In July, we attended the RADIATE! Love + Light Fund Raising Event for Melissa Kirby at the beautiful Clipper Mill Pool in the Woodberry neighborhood of Baltimore. In April, Melissa suffered a rare type of stroke that left her without the ability to move or speak. Her friends and family held the event to help cover costs of her recovery. Wanting to help, we bid on an auction item and won a fermentation class at Hex Ferments.
Last week, a few of the Trohv folks invaded Hex Ferments in Belvedere Square for an evening of fermentation. We weren’t sure what to expect, but we all love food and we were quite excited to learn more about the process of fermentation. When we arrived, owners Meaghan and Shane Carpenter graciously welcomed us into their cozy, inviting space. We put on our aprons and got ready to get to work! Around the room sat large glass containers with colorful concoctions of different fermenting veggies. In the center of the room was a large work island; on it sat the largest metal bowl we had ever seen! The second bowl contained roughly 5 lbs. of carrots, apples, scallions, cabbage, and ginger. As we started chopping everything into bite size pieces, Meaghan and Shane explained the benefits and history of fermented foods.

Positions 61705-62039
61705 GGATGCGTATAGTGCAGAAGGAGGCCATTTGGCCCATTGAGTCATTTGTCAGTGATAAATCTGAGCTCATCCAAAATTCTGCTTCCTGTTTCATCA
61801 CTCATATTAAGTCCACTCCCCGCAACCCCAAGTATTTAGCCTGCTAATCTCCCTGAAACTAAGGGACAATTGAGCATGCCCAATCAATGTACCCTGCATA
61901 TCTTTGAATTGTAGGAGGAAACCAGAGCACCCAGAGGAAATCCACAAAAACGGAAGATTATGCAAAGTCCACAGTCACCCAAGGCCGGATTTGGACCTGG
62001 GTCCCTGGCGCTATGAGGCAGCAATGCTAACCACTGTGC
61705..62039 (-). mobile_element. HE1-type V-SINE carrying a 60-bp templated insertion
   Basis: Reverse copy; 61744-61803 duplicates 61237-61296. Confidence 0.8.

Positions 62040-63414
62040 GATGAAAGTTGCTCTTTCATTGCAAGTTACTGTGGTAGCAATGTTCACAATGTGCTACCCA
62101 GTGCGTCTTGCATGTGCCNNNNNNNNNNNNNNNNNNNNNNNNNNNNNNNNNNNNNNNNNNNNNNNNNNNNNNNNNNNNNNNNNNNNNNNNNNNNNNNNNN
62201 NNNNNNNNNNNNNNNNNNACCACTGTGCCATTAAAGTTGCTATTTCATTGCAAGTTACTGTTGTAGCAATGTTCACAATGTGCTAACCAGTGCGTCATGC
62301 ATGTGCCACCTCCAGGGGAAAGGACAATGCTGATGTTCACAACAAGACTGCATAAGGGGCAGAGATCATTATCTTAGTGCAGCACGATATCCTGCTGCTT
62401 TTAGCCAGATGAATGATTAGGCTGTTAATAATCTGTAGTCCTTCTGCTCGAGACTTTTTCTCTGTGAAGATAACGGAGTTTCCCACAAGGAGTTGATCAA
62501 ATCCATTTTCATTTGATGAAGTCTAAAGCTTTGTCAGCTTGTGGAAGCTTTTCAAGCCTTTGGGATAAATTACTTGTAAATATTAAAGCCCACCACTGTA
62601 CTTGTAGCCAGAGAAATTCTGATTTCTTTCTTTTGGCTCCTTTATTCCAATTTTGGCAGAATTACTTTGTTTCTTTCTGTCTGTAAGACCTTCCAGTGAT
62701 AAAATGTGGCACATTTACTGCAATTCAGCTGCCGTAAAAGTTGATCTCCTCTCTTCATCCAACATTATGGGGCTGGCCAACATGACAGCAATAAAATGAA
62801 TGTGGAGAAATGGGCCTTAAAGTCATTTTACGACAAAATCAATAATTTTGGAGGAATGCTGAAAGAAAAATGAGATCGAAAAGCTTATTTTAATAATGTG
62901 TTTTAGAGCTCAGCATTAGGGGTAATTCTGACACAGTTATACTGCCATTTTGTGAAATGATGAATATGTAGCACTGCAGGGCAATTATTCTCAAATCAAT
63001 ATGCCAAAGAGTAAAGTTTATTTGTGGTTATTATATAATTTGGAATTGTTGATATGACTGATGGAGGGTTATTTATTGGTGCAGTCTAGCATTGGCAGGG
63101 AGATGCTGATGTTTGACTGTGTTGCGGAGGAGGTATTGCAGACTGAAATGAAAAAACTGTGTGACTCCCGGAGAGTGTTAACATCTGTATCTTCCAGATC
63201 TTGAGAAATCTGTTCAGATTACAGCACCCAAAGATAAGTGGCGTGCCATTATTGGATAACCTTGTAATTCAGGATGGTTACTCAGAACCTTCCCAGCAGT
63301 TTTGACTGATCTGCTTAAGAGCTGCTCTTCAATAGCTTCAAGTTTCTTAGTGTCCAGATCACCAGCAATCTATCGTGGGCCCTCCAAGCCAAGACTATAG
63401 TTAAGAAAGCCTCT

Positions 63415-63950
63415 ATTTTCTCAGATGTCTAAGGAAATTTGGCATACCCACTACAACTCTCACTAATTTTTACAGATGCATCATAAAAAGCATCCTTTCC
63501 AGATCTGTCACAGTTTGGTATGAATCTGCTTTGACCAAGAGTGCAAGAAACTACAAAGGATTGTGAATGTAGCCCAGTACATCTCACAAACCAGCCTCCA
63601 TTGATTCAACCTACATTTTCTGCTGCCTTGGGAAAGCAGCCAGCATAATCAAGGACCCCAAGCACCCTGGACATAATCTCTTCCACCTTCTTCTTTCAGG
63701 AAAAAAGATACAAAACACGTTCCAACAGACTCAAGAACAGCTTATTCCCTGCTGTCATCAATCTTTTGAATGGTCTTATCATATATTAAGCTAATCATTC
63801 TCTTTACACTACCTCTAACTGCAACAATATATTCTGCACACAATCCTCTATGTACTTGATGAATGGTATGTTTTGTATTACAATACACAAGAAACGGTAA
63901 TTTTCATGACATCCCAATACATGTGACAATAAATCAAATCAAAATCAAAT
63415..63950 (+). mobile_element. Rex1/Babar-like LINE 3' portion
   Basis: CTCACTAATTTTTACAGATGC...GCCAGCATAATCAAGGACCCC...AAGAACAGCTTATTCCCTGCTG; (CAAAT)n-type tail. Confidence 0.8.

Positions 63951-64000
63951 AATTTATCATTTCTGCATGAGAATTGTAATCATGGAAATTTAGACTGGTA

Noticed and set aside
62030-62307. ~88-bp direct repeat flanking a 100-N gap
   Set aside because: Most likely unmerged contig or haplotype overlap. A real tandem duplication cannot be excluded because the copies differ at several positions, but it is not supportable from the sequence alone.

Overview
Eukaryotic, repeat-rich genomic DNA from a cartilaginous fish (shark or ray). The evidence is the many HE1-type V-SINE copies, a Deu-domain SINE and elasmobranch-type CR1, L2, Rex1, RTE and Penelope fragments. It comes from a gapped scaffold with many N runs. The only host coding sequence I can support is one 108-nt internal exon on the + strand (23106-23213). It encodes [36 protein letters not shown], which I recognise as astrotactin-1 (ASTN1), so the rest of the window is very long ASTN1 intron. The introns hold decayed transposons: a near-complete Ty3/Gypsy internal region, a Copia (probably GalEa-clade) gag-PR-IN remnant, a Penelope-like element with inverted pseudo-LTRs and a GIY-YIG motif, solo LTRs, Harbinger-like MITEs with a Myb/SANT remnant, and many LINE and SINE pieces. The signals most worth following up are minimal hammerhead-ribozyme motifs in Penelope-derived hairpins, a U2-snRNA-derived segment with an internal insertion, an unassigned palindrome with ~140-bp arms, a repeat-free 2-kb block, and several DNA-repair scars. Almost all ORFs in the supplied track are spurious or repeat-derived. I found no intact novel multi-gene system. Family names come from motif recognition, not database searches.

A few highlights:
Probiotics in fermented food improve the intestinal tract health, enhance the immune system, and reduce symptoms of lactose intolerance.
People have been fermenting foods since 10,000 BC. Originally, fermentation was used to store unused crops through winter months.
Once we were done chopping, we added salt to taste (about 3 tablespoons to our 5lbs of veggies). Then we began massaging and squeezing the mixture to encourage the salt to bring out the moisture. Next step was filling containers; the key here was to pack them very tightly so they ended up under their own juices. Once filled, we were told they should sit on our counters with a weight to keep the mixture down in the jar. After 3-5 days, the new creation can be enjoyed.
Next we learned about kombucha. Carmen was amazed the first time she saw the SCOBY (Symbiotic Colony Of Bacteria and Yeast) maybe because it slightly resembles human skin. This is what starts the fermentation process in liquids such as kombucha, vinegar, kefir, and even ginger beer.
We had tastings of several varieties of kombucha that they sell at their shop. I think we all loved the Ginger the most (enough that we mixed it with some Rum and had another glass)! We toasted to the recovery of Melissa, new friends, and the wonderful food that we made, appropriately named Kirby Kraut.